It was kind of a pain in the butt for me, but it alleviated their panic when I started showing up for work at 8:00 and left at 5:00. Finally, they started to do the same, and the level of stress decreased dramatically.

Now, of course, you can schedule emails and Slack messages and time them so they don’t all arrive at once. But even better, doing my work that way taught me what to save for in-person conversations or our 121s. Not everything had to be an email or Slack message at the exact moment that I thought of it.

Even though I didn’t expect my team to respond to me at all hours of the day, while I was working, I was creating a culture that unintentionally required it.

We Need to Be Explicit

This is the same culture we live in as a society. Always on. Always responsive. And people panic when they haven’t heard from you in two seconds. It’s not healthy, and it creates an environment where we’re not doing our best work because we’re constantly pulled in a zillion different directions. 

In a series of experiments, researchers Laura Giurge and Vanessa Bohns demonstrated what they call “email urgency bias.” 

They said, “When people receive emails outside of work hours, they think senders expected faster replies than they do. The more recipients believed they needed to respond quickly, the more stressed they felt—and the more they tended to struggle with burnout and work-life balance.”

The stress is mitigated when the sender sets expectations, such as, “This isn’t urgent. Get back to me when you can.”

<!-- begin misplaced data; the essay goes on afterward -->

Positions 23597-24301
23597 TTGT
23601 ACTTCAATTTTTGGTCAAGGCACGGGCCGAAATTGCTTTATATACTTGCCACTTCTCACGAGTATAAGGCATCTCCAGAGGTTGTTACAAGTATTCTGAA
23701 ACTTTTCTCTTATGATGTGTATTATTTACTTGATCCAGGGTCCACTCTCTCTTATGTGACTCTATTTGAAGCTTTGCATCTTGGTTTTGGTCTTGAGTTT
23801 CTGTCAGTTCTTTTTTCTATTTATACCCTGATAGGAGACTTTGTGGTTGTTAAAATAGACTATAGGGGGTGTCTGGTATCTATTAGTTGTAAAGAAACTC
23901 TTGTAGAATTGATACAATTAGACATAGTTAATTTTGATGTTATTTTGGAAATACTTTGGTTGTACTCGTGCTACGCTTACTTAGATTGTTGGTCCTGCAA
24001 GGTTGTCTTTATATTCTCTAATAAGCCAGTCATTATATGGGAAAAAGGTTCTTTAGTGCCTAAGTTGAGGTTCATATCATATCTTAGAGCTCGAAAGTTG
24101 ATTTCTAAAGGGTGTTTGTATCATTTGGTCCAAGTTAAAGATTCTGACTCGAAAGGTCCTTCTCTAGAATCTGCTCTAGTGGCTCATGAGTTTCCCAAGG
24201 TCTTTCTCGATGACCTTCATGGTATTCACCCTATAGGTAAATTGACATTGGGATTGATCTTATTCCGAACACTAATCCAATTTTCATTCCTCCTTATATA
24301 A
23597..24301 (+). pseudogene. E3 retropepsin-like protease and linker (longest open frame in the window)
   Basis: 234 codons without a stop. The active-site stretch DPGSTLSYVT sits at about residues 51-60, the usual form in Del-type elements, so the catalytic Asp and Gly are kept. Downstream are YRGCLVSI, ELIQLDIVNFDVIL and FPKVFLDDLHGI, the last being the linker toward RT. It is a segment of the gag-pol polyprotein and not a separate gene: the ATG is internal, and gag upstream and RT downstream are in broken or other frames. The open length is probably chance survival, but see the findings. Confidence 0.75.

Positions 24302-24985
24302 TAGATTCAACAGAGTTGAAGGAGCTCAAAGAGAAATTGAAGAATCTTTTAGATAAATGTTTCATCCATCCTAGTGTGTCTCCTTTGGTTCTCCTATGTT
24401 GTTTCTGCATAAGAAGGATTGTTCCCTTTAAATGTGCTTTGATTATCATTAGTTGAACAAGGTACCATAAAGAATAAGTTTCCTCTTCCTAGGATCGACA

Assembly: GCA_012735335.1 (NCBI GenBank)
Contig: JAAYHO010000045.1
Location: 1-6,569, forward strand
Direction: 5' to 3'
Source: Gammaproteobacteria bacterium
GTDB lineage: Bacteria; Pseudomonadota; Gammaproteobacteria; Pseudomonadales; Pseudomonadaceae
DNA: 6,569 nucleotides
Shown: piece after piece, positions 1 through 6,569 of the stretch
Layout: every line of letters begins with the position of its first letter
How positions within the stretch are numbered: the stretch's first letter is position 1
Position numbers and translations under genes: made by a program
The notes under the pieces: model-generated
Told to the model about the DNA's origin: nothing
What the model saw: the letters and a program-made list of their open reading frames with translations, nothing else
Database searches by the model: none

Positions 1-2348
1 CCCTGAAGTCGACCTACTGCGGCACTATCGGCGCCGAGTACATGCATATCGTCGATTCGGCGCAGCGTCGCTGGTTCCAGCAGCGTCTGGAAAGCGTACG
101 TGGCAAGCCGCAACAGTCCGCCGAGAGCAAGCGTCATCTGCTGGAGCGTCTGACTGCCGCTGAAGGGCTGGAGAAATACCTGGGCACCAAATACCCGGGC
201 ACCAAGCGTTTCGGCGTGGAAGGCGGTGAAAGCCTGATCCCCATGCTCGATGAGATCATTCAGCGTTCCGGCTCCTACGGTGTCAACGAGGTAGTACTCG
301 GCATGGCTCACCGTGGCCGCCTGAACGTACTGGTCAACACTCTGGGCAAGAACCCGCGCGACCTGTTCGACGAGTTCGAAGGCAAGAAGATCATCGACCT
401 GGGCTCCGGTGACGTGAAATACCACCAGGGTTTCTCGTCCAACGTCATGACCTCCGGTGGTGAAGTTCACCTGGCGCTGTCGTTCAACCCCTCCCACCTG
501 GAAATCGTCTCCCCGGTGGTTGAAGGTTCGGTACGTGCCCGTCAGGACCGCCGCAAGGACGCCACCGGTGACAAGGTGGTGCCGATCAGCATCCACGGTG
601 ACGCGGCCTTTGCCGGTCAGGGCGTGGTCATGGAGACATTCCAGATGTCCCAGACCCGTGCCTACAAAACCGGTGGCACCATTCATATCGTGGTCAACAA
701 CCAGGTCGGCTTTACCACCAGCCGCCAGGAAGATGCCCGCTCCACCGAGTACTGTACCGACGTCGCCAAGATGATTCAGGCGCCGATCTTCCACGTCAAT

I often put that in the subject line: NOT URGENT in all caps.

And, during the work my coach did with me to learn how to leave the office and not send emails after hours, I learned that clarifying expectations also helped to alleviate stress. There is actual science to back up how this works. 

Evidence from the transition to remote work during the pandemic shows that when managers are explicit about their communication expectations—including target response times—their employees report being more productive and effective in their daily tasks.

You can do a lot as the email sender to alleviate stress for the receiver. But what if you’re at the receiving end and the sender isn’t so thoughtful? 

Provide Some Leeway

One of my very least favorite things is when someone emails, “Bumping this up in your inbox.” No. That just got you to move to the very bottom of my inbox. Your request or need does not equal my emergency. I will get back to you when my team and our clients have been taken care of. Not a minute before. 

My second least favorite thing is when someone asks for something and doesn’t provide a deadline. I’ve gotten very good at responding with, “I’d be happy to help. When do you need it back?”